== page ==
I have noticed how toxic and chaotic the sidelines are in youth sports. Coaches and parents screaming instructions. At the players. What chance do these players have of developing? Or even enjoying this beautiful game?
At weekend games, there’s no doubt we get excited to watch the team play. Calling out instructions and yelling our opinions from the sidelines can feel natural. After all, we’re just helping our child play their best game.
Sideline coaching (yelling) is not helping the player’s growth. With many voices offering conflicting advice throughout the game, players are forced to choose which voice they should listen to.
If the worry or fear of hearing negative feedback from parents on the car ride home weighs on their minds, players are likely to listen to their parents’ advice more than their coach’s.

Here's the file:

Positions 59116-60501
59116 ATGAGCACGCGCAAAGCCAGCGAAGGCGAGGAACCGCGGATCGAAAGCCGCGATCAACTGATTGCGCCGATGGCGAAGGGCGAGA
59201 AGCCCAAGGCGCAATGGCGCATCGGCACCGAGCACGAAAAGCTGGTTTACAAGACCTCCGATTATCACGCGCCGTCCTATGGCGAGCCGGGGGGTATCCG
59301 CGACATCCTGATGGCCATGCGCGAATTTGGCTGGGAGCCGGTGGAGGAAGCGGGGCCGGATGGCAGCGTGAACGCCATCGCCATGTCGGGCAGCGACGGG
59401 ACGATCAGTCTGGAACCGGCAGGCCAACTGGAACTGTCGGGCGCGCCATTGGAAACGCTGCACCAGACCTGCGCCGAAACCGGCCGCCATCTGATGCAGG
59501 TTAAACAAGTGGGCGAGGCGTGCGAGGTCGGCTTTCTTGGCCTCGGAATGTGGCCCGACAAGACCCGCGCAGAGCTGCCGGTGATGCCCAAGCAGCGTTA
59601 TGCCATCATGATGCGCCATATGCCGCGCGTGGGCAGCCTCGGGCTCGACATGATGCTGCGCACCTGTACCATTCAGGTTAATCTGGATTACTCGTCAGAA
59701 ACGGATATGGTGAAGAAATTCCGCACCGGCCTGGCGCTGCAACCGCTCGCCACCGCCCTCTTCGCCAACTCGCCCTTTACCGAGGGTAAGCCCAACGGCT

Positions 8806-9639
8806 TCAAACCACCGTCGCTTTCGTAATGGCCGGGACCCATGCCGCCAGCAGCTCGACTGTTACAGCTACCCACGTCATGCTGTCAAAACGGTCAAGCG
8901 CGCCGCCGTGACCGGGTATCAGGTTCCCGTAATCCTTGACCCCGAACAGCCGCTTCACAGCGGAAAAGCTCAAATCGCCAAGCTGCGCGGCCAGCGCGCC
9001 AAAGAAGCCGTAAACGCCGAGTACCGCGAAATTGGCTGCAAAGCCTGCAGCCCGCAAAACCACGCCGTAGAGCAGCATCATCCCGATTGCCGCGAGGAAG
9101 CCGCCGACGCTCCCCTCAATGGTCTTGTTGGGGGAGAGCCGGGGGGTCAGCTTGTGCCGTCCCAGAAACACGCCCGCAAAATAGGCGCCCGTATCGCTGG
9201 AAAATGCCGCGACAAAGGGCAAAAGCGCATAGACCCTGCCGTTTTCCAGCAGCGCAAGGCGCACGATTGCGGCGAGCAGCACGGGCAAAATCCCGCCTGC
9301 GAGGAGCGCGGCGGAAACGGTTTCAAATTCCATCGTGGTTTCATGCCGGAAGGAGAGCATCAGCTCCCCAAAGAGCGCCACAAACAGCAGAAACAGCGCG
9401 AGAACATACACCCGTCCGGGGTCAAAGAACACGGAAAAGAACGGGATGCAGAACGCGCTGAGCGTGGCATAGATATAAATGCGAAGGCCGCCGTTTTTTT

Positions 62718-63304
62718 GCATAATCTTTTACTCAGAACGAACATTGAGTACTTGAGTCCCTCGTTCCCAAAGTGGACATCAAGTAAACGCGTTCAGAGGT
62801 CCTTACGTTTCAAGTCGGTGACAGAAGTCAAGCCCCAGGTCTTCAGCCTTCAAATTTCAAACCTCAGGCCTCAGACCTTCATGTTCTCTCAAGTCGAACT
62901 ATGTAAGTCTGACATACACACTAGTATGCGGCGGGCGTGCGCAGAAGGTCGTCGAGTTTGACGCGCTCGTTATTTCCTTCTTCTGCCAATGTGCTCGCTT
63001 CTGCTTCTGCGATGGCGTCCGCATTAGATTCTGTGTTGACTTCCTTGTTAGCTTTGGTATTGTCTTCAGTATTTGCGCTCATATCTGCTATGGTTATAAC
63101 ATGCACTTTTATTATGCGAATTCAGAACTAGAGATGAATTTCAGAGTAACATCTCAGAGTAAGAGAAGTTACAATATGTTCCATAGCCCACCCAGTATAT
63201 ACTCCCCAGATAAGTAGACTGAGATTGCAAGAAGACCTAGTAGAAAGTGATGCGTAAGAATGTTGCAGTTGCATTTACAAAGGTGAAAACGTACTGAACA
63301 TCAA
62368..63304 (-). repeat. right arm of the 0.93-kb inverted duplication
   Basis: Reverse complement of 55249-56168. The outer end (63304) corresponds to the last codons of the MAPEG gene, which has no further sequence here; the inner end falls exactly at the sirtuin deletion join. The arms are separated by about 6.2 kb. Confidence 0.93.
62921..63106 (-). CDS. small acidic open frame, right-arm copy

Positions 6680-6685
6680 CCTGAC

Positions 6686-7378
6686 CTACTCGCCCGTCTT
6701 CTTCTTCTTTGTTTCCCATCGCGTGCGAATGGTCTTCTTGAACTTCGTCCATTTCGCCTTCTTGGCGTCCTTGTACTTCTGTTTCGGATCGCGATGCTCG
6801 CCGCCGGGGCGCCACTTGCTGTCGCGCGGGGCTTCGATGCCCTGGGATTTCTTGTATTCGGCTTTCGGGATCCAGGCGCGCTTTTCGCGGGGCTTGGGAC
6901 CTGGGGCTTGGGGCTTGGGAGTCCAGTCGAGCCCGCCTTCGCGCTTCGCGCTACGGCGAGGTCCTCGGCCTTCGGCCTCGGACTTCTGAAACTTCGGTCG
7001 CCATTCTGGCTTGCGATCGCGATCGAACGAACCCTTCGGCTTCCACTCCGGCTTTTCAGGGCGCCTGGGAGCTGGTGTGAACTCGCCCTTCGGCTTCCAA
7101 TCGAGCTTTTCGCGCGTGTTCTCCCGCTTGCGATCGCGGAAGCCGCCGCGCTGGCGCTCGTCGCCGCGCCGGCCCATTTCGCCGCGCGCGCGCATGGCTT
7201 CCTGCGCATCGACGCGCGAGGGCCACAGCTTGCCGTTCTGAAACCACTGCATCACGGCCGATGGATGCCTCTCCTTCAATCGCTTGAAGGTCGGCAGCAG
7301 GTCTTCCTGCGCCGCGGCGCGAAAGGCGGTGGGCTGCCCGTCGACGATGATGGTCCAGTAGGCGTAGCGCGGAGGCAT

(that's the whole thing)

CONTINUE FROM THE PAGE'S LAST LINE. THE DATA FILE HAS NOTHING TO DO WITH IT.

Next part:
One of the most important skills a player can learn is making intelligent, fast, on-field decisions. Decisions like when to pass or shoot, whom to pass to, and what kind of pass to use details players should learn to work out on their own. The best way to learn this skill is through experience. Still, when sideline coaching leads to telling them the moves to make before they can figure it out themselves, we take away the opportunity for them to learn this decision-making skill.
Long-term player development involves patience, dealing with failure, and learning from mistakes. If you are in a leadership role in your community club, educate the parents and staff on the importance of decision-making in life, never mind sports.
Jason Carney, Father of five exceptional children. DoC at FC Portland
For long-term development it’s crucial to keep in mind that…